Cinnamon Colomboscope 2016: How the Festival Is Taking On Digital Cultures

Digitisation has permeated all areas of our lives. It exists in our homes, our pockets, our bodies, and our minds. We have learned to adapt to ‘atmospheric’ digital systems that control our environments, predict our desires and actions, and subsist on our data bodies.

Over the last couple of years, Sri Lanka has been a ‘testing ground’ for new technologies and services such as Project Loon and Aquilar Solar by Google and Facebook, respectively. Sri Lanka, as well as the rest of South Asia, is currently experiencing a shift towards digital technology; from its use in people’s personal lives to the boom in tech and IT businesses to the digitisation of systems and processes by governments.

However, some of the questions that arise from this digital shift are; how is the increasing technologization impacting society and culture? And how are we dealing with its side effects?

Investigating The Impact Of Digitisation Through Art

Asvajit Boyle and Lalindra Amarasekara, (De)Generative Processes II, 2016, impression of audiovisual performance.

Asvajit Boyle and Lalindra Amarasekara, (De)Generative Processes II, 2016, impression of audiovisual performance.

Colomboscope, the annual multidisciplinary arts festival that takes place in Colombo, returns for its fourth edition this week and sets out to investigate these questions while exploring how contemporary art, and artists, are responding to their digital cultures and politics. The festival this year is titled Testing Grounds: Art and Digital Cultures in South Asia and Europe and will focus on contemporary art that reflects digital cultures in South Asia and Europe.

Testing Grounds is curated by Dr. Susanne Jaschko, a renowned international expert in new media art, who was inspired by how Sri Lanka’s IT businesses are catching up with its Western counterparts, and how the Government is embracing new technology. The programme this year is extensive; spanning eight days in which over 50 Sri Lankan and international artists and speakers will contribute to the festival’s exhibition, film screenings, audio-visual performances, workshops, artists’ and thematic conversations, and an online exhibition that can be accessed from anywhere.

Susanne Jaschko, Curator, Cinnamon Colomboscope 2016.

Susanne Jaschko, Curator, Cinnamon Colomboscope 2016.

Since its inception, Colomboscope has had a reputation for tackling the developments in post-war Sri Lanka, as well as its past, through contemporary art. This year’s festival keeps in line with this trademark, by exploring the country’s current adaptation of digital technologies, which plays an important role in its efforts to recover from a violent past and reconfigure its future.

The festival kicks off on August 25 and continues till September 1. The former General Post Office (GPO) will serve as the festival’s hub, with the exception of two performances and one workshop that will take place at different venues. The GPO is an iconic Edwardian building that was erected in 1895 but closed off to the public for over 20 years – till now.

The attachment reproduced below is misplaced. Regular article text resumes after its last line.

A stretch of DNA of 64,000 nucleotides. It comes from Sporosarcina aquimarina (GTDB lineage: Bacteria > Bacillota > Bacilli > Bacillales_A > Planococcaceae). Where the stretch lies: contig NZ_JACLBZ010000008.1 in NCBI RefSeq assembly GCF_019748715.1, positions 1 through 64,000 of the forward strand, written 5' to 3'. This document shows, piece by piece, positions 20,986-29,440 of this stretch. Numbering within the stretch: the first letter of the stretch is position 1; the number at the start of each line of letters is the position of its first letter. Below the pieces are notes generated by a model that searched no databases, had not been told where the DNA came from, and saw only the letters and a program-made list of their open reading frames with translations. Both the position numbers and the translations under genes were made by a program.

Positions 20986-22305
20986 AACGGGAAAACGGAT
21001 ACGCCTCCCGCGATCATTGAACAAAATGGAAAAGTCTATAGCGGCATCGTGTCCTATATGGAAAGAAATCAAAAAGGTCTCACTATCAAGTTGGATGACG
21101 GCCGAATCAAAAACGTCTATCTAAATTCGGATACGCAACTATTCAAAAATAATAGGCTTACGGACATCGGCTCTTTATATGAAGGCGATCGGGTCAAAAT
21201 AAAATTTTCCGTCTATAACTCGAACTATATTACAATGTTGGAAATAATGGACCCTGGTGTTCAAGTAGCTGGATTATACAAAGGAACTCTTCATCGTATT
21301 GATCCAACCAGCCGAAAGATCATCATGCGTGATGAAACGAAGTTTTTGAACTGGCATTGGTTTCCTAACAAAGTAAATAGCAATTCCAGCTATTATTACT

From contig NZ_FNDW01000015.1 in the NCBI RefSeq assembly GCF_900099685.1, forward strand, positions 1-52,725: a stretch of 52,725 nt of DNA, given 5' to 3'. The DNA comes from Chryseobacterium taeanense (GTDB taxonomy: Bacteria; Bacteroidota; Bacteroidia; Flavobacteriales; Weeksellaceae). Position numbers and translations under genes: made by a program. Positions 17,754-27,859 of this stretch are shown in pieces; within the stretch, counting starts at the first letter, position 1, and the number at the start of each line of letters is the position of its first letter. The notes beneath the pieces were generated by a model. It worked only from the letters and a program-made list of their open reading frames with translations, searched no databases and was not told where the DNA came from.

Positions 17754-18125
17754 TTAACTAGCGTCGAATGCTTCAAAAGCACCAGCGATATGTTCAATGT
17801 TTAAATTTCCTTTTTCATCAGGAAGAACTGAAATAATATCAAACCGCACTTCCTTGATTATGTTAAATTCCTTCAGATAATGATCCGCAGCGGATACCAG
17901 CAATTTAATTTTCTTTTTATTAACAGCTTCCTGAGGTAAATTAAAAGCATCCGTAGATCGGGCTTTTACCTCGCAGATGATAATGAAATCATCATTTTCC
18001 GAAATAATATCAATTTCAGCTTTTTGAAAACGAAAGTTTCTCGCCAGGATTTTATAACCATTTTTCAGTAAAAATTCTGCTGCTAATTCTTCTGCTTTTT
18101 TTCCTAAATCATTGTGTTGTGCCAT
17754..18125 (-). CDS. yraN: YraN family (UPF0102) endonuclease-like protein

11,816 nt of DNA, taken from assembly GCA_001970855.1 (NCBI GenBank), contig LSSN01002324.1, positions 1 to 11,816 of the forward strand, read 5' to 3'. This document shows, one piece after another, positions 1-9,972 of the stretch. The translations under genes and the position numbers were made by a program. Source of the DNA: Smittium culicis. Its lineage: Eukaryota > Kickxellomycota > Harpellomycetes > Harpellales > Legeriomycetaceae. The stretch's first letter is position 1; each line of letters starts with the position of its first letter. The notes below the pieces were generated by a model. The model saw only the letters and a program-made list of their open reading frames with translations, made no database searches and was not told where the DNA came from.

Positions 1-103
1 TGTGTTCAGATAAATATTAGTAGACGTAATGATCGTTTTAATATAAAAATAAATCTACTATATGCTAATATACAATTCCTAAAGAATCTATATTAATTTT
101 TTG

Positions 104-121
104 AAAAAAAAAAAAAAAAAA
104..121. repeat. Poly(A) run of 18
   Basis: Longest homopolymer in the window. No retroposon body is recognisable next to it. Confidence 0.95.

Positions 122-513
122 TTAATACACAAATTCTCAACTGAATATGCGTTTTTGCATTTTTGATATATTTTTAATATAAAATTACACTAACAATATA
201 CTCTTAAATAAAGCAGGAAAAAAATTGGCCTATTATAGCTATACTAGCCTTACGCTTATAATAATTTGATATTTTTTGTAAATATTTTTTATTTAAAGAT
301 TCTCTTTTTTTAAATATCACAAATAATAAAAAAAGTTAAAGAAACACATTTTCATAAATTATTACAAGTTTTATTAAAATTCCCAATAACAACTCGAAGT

Colomboscope uses art to draw audiences to venues that are not conventional exhibition or performance spaces, as well as to different, unexplored areas of the city of Colombo. The choice to host this year’s festival at the GPO will allow a new generation of people to see a building that stands as a symbol of Sri Lanka’s history of communication technology.

Supporting Local Artists Experimenting With Electronic And Media Art

Aamina Nizar and Megara Tegal, The Colombo Project, 2016, impression of installation

Aamina Nizar and Megara Tegal, The Colombo Project, 2016, impression of installation

Working with electronic and digital media is also still a largely uncharted field for artists living and working in Sri Lanka. This year, Colomboscope has commissioned 17 artists working across various mediums – fine art, photography, creative writing, and music, to name a few – to produce artworks that make use of new technologies and raise awareness of the ways in which digital technologies are shaping the perception and conception of the world. In this way, Testing Grounds shapes the ground for an art practice that is slowly emerging in Sri Lanka by encouraging to local artists to experiment with non-traditional mediums to express their perspectives on technology, which has become integral to us, and presents itself in almost all aspects of our lives.

Festivals such as Colomboscope are important, not only because they allow for the enjoyment and appreciation of art, but also because they raise questions on the current world we live in, as well as the direction we are moving towards. They inspire us to think and better understand the processes our societies undergo, and they can reveal and encourage discourse on topics or issues that are hidden or not openly spoken about. Testing Grounds will open up new perspectives on art and digital technology by drawing attention to the positive impact of digitisation, as well as its darker side.

Gustav Hellberg, Things That Get In Our Way, 2015, image of experimental devide

Gustav Hellberg, Things That Get In Our Way, 2015, image of experimental device

Colomboscope 2016 is organised by EUNIC cluster in Sri Lanka, which comprises the Goethe-Institut, British Council, and Alliance Française de Kotte. The main sponsor of the festival is Cinnamon Hotels & resorts.

Roar – Life is proud to be the Digital Media Partner of Cinnamon Colomboscope 2016.

Featured image: CoCA, Emerge + Tech, 2016, view of installation. Courtesy Cinnamon Colomboscope

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